“Top Gun: Maverick” – Tom Cruise sequel film hints at a dangerous possibility in international “politics”

flying east from San Francisco, 2018-9

With all my recent travels, I hadn’t seen a movie in a theater all month, so Memorial Day afternoon I got into the groove again and saw “Top Gun: Maverick” at the Angelika Mosaic in Fairfax/Merrifield VA (by the way, my favorite in his chain is the 3-levels on Mockingbird in Dallas).

Oops, “Top Gun”, not “Top Fun” is Paramount/Skydance’s trademark based on Jim Cash’s serializable characters (caught a typo).  I remember seeing the 1986 film “Top Gun” (directed by Tony Scott) with a younger Tom Cruise Mapother in the now removed Northpark in Dallas when I was living there. 

Top Gun 1986 film trailer

Now, Cruise (all of 67 inches) is 59, and has been ripening ever since climbing towers in Dubai.  The film (“Top Gun: Maverick“), however, may have real political significance this time around.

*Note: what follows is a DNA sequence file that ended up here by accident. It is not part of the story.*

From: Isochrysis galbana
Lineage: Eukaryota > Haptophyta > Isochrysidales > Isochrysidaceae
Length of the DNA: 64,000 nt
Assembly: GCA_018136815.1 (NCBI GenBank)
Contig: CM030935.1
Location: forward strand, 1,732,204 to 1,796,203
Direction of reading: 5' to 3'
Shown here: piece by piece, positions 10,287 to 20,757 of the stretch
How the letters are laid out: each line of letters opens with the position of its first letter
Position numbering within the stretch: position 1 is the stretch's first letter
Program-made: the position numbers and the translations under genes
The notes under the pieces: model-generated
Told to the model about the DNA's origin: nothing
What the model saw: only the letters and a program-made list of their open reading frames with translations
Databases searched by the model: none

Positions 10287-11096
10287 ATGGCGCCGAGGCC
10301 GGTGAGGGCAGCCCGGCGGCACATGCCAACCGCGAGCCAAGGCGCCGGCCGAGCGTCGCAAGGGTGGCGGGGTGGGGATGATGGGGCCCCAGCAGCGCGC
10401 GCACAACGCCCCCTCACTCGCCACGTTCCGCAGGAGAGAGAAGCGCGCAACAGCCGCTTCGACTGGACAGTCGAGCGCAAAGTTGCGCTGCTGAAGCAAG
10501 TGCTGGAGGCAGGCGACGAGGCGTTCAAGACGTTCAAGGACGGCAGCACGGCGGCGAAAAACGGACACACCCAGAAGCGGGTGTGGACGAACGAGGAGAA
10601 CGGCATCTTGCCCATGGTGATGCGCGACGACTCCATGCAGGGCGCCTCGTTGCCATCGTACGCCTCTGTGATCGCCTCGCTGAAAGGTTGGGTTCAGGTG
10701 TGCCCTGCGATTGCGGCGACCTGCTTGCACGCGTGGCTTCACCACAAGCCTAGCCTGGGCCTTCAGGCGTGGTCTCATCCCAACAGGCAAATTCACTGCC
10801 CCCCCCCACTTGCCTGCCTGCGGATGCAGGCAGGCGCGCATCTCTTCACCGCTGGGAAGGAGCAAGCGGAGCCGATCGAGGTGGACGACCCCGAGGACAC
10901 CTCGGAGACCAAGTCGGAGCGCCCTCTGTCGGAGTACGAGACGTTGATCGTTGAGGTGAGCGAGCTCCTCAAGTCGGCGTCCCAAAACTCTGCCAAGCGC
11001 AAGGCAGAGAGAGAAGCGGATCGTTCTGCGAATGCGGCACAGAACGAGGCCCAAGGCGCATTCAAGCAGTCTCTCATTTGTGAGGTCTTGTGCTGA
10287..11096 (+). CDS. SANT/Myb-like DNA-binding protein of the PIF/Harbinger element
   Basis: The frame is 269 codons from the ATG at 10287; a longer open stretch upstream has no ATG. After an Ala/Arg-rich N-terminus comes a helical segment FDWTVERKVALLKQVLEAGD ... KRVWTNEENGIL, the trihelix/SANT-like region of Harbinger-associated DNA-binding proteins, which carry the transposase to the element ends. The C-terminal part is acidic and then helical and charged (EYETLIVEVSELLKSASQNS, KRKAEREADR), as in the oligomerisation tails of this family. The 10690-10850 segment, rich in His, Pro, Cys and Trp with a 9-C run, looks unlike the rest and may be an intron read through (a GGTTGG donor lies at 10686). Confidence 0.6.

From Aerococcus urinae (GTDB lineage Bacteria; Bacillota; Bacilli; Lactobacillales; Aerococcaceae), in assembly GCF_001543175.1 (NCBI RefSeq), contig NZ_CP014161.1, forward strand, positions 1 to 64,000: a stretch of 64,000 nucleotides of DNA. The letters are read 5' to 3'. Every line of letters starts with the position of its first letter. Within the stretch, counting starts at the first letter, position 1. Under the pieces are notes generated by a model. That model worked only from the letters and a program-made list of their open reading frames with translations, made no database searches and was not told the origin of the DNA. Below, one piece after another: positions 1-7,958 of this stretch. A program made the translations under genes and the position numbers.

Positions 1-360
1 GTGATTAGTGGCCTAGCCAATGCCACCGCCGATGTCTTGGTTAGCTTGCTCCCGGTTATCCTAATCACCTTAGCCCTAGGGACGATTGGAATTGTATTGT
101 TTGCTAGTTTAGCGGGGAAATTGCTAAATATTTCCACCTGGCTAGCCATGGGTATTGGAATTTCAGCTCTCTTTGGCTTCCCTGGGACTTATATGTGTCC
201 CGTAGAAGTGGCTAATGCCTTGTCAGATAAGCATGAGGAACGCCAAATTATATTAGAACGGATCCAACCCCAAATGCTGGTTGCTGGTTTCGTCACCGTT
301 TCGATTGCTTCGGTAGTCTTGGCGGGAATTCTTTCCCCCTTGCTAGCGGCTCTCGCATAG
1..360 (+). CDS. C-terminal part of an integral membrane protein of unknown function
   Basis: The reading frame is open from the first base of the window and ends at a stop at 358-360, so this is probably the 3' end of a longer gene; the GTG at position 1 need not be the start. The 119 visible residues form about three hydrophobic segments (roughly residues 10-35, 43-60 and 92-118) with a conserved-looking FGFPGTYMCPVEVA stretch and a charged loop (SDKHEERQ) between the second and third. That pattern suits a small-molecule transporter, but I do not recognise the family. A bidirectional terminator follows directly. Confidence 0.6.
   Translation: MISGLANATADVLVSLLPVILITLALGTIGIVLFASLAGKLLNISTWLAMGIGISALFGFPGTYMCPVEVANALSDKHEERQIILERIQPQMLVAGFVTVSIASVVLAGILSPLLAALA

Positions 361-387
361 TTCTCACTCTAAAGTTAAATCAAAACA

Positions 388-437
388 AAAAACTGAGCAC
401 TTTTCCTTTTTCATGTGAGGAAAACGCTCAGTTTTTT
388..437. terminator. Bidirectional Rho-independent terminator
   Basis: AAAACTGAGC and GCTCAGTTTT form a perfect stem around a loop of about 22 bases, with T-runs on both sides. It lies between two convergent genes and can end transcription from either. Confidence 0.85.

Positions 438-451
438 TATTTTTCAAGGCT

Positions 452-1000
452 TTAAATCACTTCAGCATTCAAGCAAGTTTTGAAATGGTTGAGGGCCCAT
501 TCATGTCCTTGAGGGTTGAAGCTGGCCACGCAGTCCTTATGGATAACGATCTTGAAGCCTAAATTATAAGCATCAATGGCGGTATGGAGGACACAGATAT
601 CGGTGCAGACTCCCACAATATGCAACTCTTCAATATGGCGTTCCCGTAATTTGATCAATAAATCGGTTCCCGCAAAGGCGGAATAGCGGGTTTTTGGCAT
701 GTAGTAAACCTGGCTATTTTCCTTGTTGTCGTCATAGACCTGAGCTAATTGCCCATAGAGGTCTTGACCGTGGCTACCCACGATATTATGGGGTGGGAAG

trailer for Top Gun: Maverick 2022

As the film (directed by Joseph Kosinski) starts, Naval Captain Pete “Maverick” Mitchell will be forced to retire.  In desperation, be goes out on a run and crashes a plane, parachuting to some remove Sierra Nevada village.  He is not in a zone of comfort, according to Harmon Circle screenplay theory (131 minutes).  Rear Admiral Chester Cain (“Hammer” – Ed Harris) is again about to tell him he is out, but suddenly the Pentagon wants him to teach a cadre of a dozen top guns to dive and dogfight into a secluded uranium enrichment or nuclear weapon facility overseas.  That becomes the opportunity and plot.  In a sense, what it “costs” him (in Harmon theory) is that he can’t fly himself.  Well, we’ll see.  Like will you pass the course after all.